I started writing a column earlier basically saying this year’s Advance Auto Parts Clash was a boring race. I wanted to call it a clunker, one full of single-file driving around the 2.5-mile track. Limited action.
And then I went back and watched the race again and while I still can’t say the race had me on the edge of my seat, it did have its fair share of side-by-side racing. Particularly in the first 30 laps or so. I guess clunker would have been a little harsh.
There were times in the latter stages when the Clash showed promise, too. But honestly, for the most part the final laps at Daytona International Speedway did turn into a case of follow-the-leader and let’s see what happens.
Thank goodness for Austin Dillon and Chase Elliott, two drivers who finally decided to break ranks and try to form up an inside line in an attempt to get to the front. And who was it? Martin Truex, who decided to tag along and see what those silly kids were up to?
The last-lap crash that kept Jimmie Johnson from finishing under power for the seventh consecutive year wasn’t the result of drivers putting it all on the line – it was a mere miscalculation, a tap from Kyle Larson that sent the Hendrick driver into the wall.
Maybe distance was partly to blame – I witnessed this one from nearly 500 miles away and saw only what the network, in this case FS1, chose to show me. I’ve often felt that you get a much better sense of what’s taking place when you’re actually at the event.
Maybe the new “no ride height rule,” a move that erased minimum ground clearance for cars at the superspeedways this year, had something to do with it. Maybe that was part of the reason the cars seemed a bit more difficult to handle in traffic and kept drivers in check and in line for most of the afternoon. Maybe other pieces of the rules package (a bigger spoiler?) had an impact.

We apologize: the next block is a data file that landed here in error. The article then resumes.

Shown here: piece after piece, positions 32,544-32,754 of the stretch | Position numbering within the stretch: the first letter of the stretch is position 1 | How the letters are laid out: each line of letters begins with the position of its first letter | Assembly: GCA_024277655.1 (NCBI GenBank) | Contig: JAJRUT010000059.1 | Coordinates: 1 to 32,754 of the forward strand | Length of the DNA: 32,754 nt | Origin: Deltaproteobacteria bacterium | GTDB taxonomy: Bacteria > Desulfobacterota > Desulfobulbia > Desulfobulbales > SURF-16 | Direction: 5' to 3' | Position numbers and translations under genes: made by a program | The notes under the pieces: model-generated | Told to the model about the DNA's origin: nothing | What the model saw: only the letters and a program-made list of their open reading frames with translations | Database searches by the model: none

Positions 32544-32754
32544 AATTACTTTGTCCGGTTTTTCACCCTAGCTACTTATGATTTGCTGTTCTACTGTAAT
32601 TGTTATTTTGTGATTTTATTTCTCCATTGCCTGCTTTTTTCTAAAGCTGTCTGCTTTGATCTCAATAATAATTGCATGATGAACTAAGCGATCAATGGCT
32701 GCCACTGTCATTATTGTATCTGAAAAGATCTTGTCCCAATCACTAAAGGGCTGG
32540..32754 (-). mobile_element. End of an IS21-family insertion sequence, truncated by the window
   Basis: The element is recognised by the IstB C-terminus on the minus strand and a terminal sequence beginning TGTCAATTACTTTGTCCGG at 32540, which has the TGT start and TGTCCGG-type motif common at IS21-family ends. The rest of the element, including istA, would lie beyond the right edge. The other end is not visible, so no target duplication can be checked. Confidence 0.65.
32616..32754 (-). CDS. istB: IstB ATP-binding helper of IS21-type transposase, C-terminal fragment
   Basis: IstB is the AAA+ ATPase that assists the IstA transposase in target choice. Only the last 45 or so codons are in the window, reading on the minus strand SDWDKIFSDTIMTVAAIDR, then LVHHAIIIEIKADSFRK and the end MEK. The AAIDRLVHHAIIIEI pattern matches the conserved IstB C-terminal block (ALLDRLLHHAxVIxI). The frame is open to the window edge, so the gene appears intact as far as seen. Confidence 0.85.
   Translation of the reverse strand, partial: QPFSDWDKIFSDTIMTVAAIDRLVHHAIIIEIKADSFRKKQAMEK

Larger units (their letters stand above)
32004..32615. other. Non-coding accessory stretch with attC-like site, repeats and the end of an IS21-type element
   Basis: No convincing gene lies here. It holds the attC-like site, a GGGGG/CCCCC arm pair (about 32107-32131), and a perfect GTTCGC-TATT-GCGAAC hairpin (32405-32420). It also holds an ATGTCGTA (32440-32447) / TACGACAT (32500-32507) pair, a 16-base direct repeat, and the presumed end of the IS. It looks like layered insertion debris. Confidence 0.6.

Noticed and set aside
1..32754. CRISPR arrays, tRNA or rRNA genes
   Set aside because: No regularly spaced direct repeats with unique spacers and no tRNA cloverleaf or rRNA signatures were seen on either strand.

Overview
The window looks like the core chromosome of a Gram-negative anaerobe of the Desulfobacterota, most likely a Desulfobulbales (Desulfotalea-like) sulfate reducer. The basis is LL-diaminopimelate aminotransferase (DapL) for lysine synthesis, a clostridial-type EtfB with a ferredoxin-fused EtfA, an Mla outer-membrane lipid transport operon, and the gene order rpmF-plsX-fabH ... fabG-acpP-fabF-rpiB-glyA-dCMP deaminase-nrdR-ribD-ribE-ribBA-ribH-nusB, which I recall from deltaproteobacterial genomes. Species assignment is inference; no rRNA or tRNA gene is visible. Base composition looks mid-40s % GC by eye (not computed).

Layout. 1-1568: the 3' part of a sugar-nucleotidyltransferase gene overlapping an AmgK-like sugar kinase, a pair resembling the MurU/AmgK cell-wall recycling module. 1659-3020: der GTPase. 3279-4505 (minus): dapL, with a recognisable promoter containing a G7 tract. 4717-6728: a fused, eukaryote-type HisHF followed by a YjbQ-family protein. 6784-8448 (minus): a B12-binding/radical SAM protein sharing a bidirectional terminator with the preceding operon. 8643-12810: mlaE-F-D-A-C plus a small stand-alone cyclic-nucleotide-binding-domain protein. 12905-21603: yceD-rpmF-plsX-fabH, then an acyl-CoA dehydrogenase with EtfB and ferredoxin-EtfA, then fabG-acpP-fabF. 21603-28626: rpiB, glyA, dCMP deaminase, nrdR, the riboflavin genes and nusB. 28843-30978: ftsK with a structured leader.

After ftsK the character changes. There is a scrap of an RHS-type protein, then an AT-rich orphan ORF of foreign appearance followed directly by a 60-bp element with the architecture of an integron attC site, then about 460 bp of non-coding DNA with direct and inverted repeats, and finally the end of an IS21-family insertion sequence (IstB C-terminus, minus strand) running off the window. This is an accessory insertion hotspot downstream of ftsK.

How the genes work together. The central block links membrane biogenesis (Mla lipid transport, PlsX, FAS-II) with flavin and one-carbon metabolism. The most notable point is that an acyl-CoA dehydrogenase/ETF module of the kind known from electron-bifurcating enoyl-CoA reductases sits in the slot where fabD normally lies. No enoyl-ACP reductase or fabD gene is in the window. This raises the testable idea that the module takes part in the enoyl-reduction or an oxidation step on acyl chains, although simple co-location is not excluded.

Maybe the fact that there were only 17 cars in the field played a role. When 40 cars hit the start/finish line Sunday for the start of the Daytona 500, there will be several more drivers willing to take chances and a few more willing to go with those who take those chances. For whatever reason, there seemed to be too little of that Sunday in the Clash.
Sunday’s race wasn’t a clunker, but it wasn’t quite what I expected or hoped for either.
There were fewer leaders and lead changes in last year’s Clash, but that race seemed much more exciting. And that was before Denny Hamlin and Brad Keselowski tangled on the last lap, allowing Joey Logano to sweep past for the win.
I won’t say drivers were just “riding around” Sunday. But for whatever reason or reasons, there didn’t seem to be a lot of folks eager to jump out of line and take a risk until the very last moment.
Maybe that’s what it takes to win on a restrictor-plate track and anything attempted prior to the last lap is foolish and destined to failure.
But in a race with absolutely nothing on the line other than bragging rights, that feels more than just a little disappointing.